The Effect of stock market wealth on private consumption in Zimbabwe
The study seeks to examine stock market wealth effects on private non-durable consumption for Zimbabwean households using quarterly data from 1994(1) to 2008(2). The bounds testing approach to cointegration is employed to test the long run relationship between stock market wealth and consumption. An autoregressive distributed lag model (ARDL) analysis is implemented to examine the relationship among the variables both in the short-run and the long run. The empirical findings suggest significant wealth effects for Zimbabwe, a developing country. This contradicts the commonly held view that LDCs should have insignificant wealth effect since the financial system is still underdeveloped. The dynamic short run error correction model also shows a speedy convergence to long run equilibrium.
Volume (Year): 4 (2011)
Issue (Month): 2 (August)
|Contact details of provider:|| Web page: http://ijbesar.teiemt.gr/|
More information through EDIRC
Please report citation or reference errors to , or , if you are the registered author of the cited work, log in to your RePEc Author Service profile, click on "citations" and make appropriate adjustments.:
- Orazio P. Attanasio & James Banks & Sarah Tanner, 2002.
"Asset Holding and Consumption Volatility,"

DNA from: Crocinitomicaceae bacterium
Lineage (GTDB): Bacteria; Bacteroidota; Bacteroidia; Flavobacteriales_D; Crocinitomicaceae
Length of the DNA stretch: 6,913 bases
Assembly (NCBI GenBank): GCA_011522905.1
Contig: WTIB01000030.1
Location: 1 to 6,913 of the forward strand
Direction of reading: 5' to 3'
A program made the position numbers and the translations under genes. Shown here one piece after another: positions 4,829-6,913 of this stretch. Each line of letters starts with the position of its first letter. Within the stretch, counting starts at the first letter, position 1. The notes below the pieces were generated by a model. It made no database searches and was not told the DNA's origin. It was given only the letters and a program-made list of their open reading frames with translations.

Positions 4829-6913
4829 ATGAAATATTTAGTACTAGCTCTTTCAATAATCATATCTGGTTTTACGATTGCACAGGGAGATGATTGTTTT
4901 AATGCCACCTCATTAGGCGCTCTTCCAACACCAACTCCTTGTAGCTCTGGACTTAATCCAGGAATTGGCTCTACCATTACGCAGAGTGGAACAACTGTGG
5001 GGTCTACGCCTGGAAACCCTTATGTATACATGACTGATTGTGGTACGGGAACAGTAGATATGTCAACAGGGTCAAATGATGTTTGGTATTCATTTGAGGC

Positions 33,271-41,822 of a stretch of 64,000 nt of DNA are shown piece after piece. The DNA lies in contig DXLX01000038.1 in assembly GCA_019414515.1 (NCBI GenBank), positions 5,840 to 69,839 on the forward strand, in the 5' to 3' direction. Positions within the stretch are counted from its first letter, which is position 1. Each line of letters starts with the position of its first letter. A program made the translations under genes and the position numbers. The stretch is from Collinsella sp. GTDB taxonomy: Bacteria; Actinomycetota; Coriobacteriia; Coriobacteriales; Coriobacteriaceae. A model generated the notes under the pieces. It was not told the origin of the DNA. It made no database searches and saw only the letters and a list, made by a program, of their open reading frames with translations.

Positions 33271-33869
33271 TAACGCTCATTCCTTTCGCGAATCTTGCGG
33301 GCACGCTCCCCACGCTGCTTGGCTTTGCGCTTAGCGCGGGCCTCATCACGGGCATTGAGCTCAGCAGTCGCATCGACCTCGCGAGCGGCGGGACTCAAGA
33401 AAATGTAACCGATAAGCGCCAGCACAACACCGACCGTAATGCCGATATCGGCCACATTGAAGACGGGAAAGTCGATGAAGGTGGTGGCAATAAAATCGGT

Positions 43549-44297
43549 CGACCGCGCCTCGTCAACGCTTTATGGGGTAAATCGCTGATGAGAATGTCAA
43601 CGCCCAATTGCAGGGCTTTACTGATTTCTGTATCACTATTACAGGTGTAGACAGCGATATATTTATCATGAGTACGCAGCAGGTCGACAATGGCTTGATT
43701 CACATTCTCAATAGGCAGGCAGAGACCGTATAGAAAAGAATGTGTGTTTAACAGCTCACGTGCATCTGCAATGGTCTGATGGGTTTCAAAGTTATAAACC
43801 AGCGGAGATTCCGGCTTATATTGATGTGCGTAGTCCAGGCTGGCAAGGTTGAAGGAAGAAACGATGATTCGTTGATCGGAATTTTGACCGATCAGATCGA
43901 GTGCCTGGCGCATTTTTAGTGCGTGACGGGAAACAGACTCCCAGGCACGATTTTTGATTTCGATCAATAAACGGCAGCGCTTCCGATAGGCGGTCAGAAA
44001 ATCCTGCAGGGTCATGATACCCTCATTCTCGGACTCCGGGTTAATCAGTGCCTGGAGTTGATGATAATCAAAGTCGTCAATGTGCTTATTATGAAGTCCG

Journal of Political Economy,
University of Chicago Press, vol. 110(4), pages 771-792, August.
- Orazio Attanasio & James Banks & Tanner, Tanner, 1998. "Asset holding and consumption volatility," IFS Working Papers W98/08, Institute for Fiscal Studies.
- Orazio Attanasio & James Banks & Sarah Tanner, 1998. "Asset Holding and Consumption Volatility," NBER Working Papers 6567, National Bureau of Economic Research, Inc.
- Nikola Dvornak & Marion Kohler, 2007. "Housing Wealth, Stock Market Wealth and Consumption: A Panel Analysis for Australia," The Economic Record, The Economic Society of Australia, vol. 83(261), pages 117-130, 06.
- Nikola Dvornak & Marion Kohler, 2003. "Housing Wealth, Stock Market Wealth and Consumption: A Panel Analysis for Australia," RBA Research Discussion Papers rdp2003-07, Reserve Bank of Australia.
- Alexander Ludwig & Torsten M Sloek, 2002. "The Impact of Changes in Stock Prices and House Priceson Consumption in OECD Countries," IMF Working Papers 02/1, International Monetary Fund.
- Lise Pichette, 2004. "Are Wealth Effects Important for Canada," Bank of Canada Review, Bank of Canada, vol. 2004(Spring), pages 29-35.
- Lise Pichette & Dominique Tremblay, 2003. "Are Wealth Effects Important for Canada?," Staff Working Papers 03-30, Bank of Canada.
- Peltonen, Tuomas A. & Sousa, Ricardo M. & Vansteenkiste, Isabel S., 2012. "Wealth effects in emerging market economies," International Review of Economics & Finance, Elsevier, vol. 24(C), pages 155-166.
- Peltonen, Tuomas & Sousa, Ricardo M. & Vansteenkiste, Isabel, 2009. "Wealth effects in emerging market economies," Working Paper Series 1000, European Central Bank.
- Tuomas A. Peltonen & Ricardo M. Sousa & Isabel S. Vansteenkiste, 2009. "Wealth Effects in Emerging Market Economies," NIPE Working Papers 4/2009, NIPE - Universidade do Minho.